"The earth, as we know it, is changing right now," said Kelly Kochanski. "We're seeing more extreme events around the world. We're seeing droughts in California, rain in Alaska and the Northwest, and warm Decembers in Pittsburgh."

Yesterday's speakers are part of the Divest Pittsburgh movement, a campaign of the Thomas Merton Center, a local organization that advocates for peace and social justice. The group has worked with city council and Mayor Bill Peduto's office to craft legislation supporting fossil-fuel divestment in line with the Paris Accord, a legally binding global climate agreement that was adopted by 185 countries earlier this month. 

"We ask the city council to take action against this industry by divesting  from coal, oil and natural gas," said Raphael Cardamone, an intern at the Thomas Merton Center. "We have gathered over 400 signatures to petition this council to take action to pull its money out of this industry."

The ordinance would divest the city's public funds from fossil fuels within five years. These funds would be for "socially responsible" investments like local alternative energy production, small and medium businesses, and infrastructure and government improvement projects.

"The duty of the city council first and foremost is the well-being of the citizens that elected them," said Cardamone. "We are the sixth most polluted city in the United States and have one of the highest black-carbon ratings in the country. The lack of action against this danger to our citizens is alarming. This legislation is an opportunity for this council to take a moral and just stance against the methods and industry that threaten the lives of the citizens they were sworn to protect."

Following yesterday's meeting, Council President Bruce Kraus pledged to make working with Divest Pittsburgh one of his priorities in the new year. 

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Posted By on Wed, Dec 30, 2015 at 2:17 PM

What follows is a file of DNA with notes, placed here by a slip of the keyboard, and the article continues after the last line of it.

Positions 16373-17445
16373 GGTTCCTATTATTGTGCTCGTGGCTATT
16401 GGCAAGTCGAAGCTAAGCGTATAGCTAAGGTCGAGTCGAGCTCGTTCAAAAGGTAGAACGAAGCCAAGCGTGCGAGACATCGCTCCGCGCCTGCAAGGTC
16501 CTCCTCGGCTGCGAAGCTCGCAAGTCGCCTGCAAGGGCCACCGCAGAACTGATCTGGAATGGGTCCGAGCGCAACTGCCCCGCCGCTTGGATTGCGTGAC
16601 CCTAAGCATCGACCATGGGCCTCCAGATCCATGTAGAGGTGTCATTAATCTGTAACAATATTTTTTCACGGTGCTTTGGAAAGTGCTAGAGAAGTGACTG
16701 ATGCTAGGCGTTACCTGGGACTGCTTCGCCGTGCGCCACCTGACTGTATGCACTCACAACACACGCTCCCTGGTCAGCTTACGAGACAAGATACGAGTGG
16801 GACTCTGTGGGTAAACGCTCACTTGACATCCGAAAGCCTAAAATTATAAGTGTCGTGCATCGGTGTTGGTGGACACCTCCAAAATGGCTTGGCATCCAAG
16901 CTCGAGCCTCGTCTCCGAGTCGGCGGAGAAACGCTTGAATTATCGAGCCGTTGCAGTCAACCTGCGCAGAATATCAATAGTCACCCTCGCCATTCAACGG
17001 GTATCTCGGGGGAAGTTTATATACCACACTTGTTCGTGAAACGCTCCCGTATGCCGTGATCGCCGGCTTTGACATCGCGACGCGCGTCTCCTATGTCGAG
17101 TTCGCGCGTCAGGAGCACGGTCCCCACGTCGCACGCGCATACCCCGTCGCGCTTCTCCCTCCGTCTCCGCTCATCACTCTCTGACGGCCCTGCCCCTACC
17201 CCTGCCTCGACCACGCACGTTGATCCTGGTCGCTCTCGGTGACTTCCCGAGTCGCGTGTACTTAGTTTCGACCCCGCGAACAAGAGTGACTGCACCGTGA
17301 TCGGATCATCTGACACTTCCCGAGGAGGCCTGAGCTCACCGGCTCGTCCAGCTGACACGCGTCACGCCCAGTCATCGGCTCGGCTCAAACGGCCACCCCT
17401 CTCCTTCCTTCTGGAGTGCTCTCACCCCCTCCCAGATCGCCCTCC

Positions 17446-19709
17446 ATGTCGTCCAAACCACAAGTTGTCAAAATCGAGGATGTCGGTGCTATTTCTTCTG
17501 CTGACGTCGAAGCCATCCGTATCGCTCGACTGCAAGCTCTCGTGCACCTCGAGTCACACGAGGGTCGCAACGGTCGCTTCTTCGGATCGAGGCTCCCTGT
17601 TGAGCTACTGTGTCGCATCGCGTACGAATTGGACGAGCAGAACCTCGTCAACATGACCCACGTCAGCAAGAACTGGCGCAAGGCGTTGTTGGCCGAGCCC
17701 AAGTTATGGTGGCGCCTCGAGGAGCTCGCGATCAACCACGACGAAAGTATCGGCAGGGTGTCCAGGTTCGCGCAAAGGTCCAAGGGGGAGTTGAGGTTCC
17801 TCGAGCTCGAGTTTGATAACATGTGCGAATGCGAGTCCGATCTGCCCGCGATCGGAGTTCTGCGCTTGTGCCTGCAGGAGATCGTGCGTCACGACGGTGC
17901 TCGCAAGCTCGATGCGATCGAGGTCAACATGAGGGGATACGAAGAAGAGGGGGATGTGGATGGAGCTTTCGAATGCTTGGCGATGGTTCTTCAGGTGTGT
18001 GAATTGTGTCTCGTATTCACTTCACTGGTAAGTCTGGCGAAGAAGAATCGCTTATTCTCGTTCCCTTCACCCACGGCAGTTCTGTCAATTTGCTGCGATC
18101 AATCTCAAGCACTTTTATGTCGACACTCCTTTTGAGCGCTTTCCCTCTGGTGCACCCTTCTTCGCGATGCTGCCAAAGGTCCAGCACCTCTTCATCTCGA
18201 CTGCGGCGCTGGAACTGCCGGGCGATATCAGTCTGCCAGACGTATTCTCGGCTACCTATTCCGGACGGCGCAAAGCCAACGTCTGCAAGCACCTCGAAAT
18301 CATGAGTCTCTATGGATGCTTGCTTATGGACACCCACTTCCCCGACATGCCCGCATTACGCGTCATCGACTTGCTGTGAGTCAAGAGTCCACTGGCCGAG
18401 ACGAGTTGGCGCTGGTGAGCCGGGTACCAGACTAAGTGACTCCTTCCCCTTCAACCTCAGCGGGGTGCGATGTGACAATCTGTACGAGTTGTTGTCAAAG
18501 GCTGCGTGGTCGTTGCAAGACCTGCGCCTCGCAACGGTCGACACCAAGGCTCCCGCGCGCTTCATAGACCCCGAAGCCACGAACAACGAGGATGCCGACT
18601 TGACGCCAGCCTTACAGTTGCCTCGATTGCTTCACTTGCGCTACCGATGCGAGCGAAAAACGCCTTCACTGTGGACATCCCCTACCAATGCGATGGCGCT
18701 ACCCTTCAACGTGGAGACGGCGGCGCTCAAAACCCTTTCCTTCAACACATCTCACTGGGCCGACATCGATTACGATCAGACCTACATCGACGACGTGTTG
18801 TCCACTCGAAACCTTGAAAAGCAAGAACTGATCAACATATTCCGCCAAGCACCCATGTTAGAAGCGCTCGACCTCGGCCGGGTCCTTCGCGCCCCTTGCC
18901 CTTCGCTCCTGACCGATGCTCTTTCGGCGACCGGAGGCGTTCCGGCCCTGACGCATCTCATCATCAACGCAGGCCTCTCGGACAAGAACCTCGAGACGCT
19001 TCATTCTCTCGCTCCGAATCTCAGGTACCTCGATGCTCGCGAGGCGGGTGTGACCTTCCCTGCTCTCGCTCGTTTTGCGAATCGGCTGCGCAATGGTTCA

There are countless options for celebrating New Year’s. But if you’re the sort who enjoys being near a big New Year’s party but not necessarily in it; gravitates toward literature and recorded music; and still digs a little adult beverage on a secular holiday, Amazing Books & Records might have you covered.

Image courtesy of Amazing Books & Records
At its Downtown and Squirrel Hill locations, the store hosts its Books & Beer New Year’s Bash from 8 p.m. to midnight tomorrow.

Fair warning: The Downtown event will of course sit in the midst of the huge annual First Night Pittsburgh festival. But for those who think browsing books and LPs sounds plenty festive, thank you, this is a great alternative (or complement).

Amazing’s Downtown location is 929 Liberty Ave. The Squirrel Hill store is at 2030 Murray Ave. (There’s no party at the brand-new Oakland outlet.)

At the time of this posting, Books & Beer was not yet listed on Amazing's website, but CP has verbally confirmed that it's happening.

Happy New Year.

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Posted By on Wed, Dec 30, 2015 at 1:17 PM

Every Wednesday, we make a Spotify playlist containing tracks from artists covered in the current music section. Ring in the new year with our selections, below:

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Monday, December 28, 2015

Posted By on Mon, Dec 28, 2015 at 1:52 PM

click to enlarge COURTESY OF CHUCK BARRY
Courtesy of Chuck Barry
This week's track comes from singer-songwriter Tom Breiding. Stream or download his topical new song "Refugee" below; you can also read our review of his most recent record River, Rails or Road here.


To download, right-click here and select "save as"

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Thursday, December 24, 2015

Posted By on Thu, Dec 24, 2015 at 9:00 AM

We slog through the twitter streams of the 2016 Presidential candidates and give you a weekly round-up of the more entertaining ones. 

And this week, the various holidays are upon us!

But first, Campaign 2016 bids farewell to Sen. Lindsey Graham, who dropped out on Monday, and who once tweeted out one of the saddest photos ever.

Ben Carson coloring books are the new lumps of coal.

"I hope for Christmas you get voted next president."

Santorum ponders if Trump (?!) is ushering in more Christ in Christmas. Hey, Rick — HAPPY HOLIDAYS!

Jeb shops at Zeb's.

Trump took a break from insulting everybody and starting a national discussion about the semantics of "schlonged" to tweet out this decorated-for-the-holidays set of poll numbers.

Hillary sent out a holiday tweet with all the warmth and sparkle of a 404 error message.

Turns out Rand Paul was serious about celebrating Festivus and spent much of Wednesday tweeting out dozens of humorous grievances, including ripping into fellow GOP candidates.

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Wednesday, December 23, 2015

Posted By on Wed, Dec 23, 2015 at 3:16 PM

Yesterday, Allegheny County Common Pleas Judge Joseph James struck down the city's paid-sick-leave ordinance. The law, which was passed almost unanimously in August, would have granted city employees one hour of sick time for every 35 hours worked.

"Our members fought to get this law passed," says Janice Brown, regional vice president of Action United, one of the organizations who advocated for paid sick leave. "We were glad that city council and the mayor passed it."